– The Inuits in the Arctic regions have noticed the ice melting more in the summer months and freezing less in the winter months.
– The Shanty towns in Asia and Latin America are suffering more floods and storms than in the past.
– The Europeans are witnessing more forest fires, melting glaciers and heat waves than ever before. Many locations in England experience hose pipe bans in the summer.

Serious floods around the world, which used to occur every 100 years are now occurring between every 10 to 20 years. This is because warmer air temperatures lead to more evaporation, which eventually causes more heavy rainfall.

The ice caps at the North Pole (The Arctic) and the South Pole (The Antarctic) are slowly melting and this is causing the sea levels to rise. The Intergovernmental Panel on Climate Change has estimated that sea levels may rise by 40 cm over the next 100 years.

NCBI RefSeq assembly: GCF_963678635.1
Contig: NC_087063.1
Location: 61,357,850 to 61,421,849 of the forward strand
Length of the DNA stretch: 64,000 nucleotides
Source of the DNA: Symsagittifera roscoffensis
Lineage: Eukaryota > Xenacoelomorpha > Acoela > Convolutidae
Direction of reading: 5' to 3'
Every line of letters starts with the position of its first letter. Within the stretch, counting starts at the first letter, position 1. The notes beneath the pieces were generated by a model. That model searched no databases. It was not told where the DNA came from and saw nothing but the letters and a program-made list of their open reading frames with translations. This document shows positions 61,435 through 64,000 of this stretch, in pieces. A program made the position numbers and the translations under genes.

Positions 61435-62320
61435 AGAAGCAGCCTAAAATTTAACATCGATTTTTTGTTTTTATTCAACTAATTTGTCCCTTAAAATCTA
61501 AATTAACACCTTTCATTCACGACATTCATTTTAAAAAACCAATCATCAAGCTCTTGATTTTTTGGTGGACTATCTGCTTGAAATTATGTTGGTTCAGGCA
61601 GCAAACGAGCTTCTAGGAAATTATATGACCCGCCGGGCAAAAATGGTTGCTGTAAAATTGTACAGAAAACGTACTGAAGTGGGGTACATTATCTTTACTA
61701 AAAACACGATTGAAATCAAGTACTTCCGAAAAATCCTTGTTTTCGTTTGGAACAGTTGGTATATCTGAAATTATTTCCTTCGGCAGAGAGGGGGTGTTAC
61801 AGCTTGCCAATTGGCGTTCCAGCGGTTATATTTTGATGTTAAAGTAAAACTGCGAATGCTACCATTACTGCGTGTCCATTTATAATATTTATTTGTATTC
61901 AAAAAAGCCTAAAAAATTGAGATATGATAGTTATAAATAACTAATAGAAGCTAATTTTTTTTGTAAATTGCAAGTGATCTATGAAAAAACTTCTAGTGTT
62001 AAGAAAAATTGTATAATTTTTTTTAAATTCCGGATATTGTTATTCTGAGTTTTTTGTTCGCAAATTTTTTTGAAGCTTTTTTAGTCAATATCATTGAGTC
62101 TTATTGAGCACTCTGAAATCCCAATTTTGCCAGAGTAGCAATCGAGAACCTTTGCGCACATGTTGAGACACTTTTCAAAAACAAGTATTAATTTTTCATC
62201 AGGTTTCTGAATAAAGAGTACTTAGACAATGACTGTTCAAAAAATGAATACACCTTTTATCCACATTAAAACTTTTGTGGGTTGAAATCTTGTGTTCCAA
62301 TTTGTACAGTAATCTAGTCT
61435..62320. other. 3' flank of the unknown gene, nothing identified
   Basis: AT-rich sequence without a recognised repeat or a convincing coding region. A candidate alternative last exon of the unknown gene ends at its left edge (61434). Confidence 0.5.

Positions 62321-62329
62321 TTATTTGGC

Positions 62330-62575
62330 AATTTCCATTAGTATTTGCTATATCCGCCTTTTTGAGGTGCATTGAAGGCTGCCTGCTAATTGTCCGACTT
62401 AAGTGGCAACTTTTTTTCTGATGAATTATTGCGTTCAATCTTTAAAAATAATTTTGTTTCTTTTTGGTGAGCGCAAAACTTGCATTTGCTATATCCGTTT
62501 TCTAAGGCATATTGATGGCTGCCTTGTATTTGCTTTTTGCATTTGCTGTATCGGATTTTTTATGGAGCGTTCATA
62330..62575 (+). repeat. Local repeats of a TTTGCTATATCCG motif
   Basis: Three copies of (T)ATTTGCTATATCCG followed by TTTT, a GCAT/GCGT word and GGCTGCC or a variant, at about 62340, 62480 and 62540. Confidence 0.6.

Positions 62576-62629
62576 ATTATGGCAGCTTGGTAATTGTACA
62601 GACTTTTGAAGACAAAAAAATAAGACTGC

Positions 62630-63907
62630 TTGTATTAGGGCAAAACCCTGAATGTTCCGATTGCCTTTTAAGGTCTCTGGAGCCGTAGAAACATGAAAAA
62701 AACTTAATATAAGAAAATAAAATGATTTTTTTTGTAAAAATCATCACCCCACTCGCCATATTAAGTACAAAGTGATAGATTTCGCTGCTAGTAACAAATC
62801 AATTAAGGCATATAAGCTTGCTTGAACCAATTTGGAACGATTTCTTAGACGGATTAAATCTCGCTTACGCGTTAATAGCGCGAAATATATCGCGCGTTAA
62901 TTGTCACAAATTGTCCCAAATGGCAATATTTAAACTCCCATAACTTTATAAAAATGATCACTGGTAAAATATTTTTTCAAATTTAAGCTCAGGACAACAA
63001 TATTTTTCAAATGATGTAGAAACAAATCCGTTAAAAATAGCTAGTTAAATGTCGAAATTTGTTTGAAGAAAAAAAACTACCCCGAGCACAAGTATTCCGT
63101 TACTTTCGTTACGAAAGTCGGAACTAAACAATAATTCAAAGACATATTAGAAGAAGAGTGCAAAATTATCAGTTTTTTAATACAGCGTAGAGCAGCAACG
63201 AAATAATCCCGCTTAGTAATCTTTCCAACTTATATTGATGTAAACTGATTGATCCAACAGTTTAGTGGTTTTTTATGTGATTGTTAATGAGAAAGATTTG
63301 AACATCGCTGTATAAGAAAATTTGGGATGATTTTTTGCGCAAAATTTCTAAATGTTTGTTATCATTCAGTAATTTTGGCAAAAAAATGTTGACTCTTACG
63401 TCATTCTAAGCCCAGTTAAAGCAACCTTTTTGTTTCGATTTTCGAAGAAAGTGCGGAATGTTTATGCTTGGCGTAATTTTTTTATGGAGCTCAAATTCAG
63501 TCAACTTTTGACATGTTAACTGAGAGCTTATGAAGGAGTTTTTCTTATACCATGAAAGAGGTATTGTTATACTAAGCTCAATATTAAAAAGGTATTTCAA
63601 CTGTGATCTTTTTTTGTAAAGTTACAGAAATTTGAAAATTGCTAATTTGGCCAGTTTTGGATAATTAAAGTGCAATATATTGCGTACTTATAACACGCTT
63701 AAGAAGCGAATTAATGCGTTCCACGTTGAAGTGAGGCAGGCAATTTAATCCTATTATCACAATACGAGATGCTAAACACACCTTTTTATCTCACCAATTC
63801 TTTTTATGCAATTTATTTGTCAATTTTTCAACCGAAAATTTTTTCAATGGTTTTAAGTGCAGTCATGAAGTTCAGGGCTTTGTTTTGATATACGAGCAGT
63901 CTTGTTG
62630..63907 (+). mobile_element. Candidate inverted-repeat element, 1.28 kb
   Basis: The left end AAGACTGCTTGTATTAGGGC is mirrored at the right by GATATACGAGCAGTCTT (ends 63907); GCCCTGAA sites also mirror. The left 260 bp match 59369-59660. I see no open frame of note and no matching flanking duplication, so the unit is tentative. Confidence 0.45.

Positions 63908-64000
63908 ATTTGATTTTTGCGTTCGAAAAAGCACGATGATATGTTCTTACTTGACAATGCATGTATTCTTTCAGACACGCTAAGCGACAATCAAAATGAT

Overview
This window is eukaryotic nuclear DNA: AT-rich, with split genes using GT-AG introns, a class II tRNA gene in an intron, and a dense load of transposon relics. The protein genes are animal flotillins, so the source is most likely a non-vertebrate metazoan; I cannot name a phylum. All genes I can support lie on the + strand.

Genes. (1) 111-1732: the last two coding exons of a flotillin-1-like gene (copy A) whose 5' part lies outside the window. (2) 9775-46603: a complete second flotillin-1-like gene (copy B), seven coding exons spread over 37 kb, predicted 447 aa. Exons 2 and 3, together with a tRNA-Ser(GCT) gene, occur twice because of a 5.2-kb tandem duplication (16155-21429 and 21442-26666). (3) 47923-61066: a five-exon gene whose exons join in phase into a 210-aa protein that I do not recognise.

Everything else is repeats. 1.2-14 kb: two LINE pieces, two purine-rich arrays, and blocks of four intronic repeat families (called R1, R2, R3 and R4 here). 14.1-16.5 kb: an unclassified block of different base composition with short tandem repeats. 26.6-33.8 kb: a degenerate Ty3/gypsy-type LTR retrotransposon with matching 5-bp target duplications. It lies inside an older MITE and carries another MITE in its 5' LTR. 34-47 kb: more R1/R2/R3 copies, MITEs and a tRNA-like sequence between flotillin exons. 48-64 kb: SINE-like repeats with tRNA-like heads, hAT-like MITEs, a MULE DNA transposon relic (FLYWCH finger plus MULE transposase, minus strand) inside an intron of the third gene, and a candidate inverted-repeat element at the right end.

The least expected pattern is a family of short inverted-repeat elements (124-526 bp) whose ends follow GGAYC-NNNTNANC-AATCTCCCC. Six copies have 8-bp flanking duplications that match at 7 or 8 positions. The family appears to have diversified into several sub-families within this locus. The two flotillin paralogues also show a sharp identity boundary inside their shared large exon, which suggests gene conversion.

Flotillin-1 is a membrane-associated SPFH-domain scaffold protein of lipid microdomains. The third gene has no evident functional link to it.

The effect of climate change on wildlife

Polar Bears – These wonderful animals need ice to live on; it is their habitat and they are specifically adapted to hunting and breeding on and around it.

polar bear

Photo by Hans-Jurgen Mager on Unsplash

Seals need ice flows too – to rest and give birth to their pups. If the ice flows continue to melt as quickly as they are, the seals and polar bears will die out as their habitat disappears. If the seals die out it means less food for the polar bears, too.

Plankton and Krill – at the beginning of the food chain, microscopic plankton and the tiny krill provide food for a huge number of animals in the sea, from barnacles, to fish and even sharks and whales. Plankton and krill are very easily affected by changes in sea temperatures and will move away or die if the temperature changes, even slightly. This reduces the amount of available food for other species in the food chain.